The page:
Commentary

140-Character Nightmare

Okay, we’ve all done it. Ranted on Twitter in the heat of the moment and then realized soon after that our complaints and foul thoughts were better off left in our heads.

(The little text box can be so enticing at times. Begging you to answer...LOL)

Last month, Nas (one of my favorite rappers) took it to the street when he decided to inform his fans and followers that his highly anticipated album the Lost Tapes 2 would be coming soon. His label Def Jam didn't do anything on their end to confirm that this was factual. It appears as if they have no intention on releasing the album.

Nas reacted last week by writing an email to the label where he very informally addressed several discrepancies. He also alluded to the fact that in just one Twitter update he could have thousands of people protesting outside the record company’s headquarters.

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I don’t know how possible that would be but imagine, a huge crowd coming together to demand that their favorite artist is treated fairly all based on the strength of one Twitter status. I just found it amazing.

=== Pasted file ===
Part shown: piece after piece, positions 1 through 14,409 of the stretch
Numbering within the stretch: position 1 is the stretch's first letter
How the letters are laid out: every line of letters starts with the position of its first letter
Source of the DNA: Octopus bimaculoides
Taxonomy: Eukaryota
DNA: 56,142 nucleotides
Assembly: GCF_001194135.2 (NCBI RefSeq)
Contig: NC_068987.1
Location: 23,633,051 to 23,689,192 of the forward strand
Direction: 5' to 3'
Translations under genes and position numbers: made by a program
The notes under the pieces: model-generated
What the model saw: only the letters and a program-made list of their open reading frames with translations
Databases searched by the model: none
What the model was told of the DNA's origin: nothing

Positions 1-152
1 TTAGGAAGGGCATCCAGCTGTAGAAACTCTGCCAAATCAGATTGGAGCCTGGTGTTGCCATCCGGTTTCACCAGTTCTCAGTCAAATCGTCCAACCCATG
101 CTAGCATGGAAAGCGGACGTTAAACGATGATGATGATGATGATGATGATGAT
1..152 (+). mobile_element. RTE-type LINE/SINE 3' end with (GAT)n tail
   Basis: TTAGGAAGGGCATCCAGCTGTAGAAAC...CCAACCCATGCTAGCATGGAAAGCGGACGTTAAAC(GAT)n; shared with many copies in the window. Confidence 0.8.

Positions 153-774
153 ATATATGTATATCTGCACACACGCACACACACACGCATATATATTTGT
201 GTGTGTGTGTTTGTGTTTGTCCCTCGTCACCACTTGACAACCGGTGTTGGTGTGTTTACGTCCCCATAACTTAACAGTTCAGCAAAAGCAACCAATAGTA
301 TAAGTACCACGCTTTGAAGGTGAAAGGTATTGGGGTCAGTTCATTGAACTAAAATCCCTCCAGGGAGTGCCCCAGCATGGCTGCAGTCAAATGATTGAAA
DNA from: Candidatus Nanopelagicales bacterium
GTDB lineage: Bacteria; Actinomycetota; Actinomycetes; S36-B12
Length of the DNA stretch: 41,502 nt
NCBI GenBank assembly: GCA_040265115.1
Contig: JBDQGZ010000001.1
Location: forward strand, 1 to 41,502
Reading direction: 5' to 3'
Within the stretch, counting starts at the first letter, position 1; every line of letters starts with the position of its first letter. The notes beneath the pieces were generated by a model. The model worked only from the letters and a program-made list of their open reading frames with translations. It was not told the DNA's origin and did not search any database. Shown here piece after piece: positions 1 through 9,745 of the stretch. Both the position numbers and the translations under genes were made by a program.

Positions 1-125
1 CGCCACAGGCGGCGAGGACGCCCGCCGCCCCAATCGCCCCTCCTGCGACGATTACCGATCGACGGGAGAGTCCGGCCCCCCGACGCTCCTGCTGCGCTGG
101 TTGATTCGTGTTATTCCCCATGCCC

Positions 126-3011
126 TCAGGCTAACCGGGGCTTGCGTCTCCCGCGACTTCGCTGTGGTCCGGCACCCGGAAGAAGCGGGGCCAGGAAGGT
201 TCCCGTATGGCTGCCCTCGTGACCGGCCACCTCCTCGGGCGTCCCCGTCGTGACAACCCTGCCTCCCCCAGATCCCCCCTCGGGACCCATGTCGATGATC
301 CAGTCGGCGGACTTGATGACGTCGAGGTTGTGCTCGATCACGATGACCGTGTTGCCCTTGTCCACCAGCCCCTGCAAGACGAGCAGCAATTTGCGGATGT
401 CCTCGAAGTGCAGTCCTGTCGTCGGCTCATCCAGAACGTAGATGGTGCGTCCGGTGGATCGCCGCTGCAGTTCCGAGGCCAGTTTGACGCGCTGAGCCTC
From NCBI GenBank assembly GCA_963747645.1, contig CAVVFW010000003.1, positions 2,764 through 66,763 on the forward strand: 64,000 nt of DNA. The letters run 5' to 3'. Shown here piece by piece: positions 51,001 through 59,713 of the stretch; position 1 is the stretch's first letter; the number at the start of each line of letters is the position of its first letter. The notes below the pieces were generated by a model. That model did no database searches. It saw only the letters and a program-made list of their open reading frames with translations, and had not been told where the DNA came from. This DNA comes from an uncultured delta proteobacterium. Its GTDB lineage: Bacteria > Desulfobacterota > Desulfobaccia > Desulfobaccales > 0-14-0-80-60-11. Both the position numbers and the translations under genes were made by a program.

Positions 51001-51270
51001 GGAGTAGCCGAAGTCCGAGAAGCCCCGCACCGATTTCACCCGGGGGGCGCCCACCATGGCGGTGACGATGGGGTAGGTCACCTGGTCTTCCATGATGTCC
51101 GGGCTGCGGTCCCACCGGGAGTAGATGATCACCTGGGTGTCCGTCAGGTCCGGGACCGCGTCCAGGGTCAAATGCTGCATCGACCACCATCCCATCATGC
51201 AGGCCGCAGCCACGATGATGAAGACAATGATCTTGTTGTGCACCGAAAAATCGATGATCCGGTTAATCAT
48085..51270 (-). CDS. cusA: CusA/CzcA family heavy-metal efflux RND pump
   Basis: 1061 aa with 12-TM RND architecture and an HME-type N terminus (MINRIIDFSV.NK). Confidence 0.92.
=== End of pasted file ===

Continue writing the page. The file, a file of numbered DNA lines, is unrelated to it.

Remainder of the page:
With this kind of power we could very well (in very small stages of course) change how Big Business does, business. Consumers are affected everyday in ways that they may not even immediately identify but when we aren’t happy we don’t hesitate at all to let all our friends know about it. The advent of platforms such as Twitter and Facebook just make this action even more instant, widespread, and also permanent.

A search on Google for myself (yes. I Google myself from time to time) revealed, of course, my Facebook profile but my Twitter account as well. I also found a few sites that apparently scour the net and hoard Twitter feeds. I don’t understand the utility of that, but I do recognize the severity of having your thoughts available anytime and possibly anywhere forever. Not even the delete button can protect you.

A would be Cisco employee tweeted that he was excited about the ‘fatty paycheck’ but not so thrilled about being employed at such a boring and unpleasant place. As soon as he found out the error in his ways, he quickly deleted the post and set his profile to private. But as a wise woman once said: the internet is written in ink so it was of course way too late.

I guess the moral here is to continue to be discreet, or as discreet as possible, or...

just put a fake name on your profile and hope that nobody connects the two.

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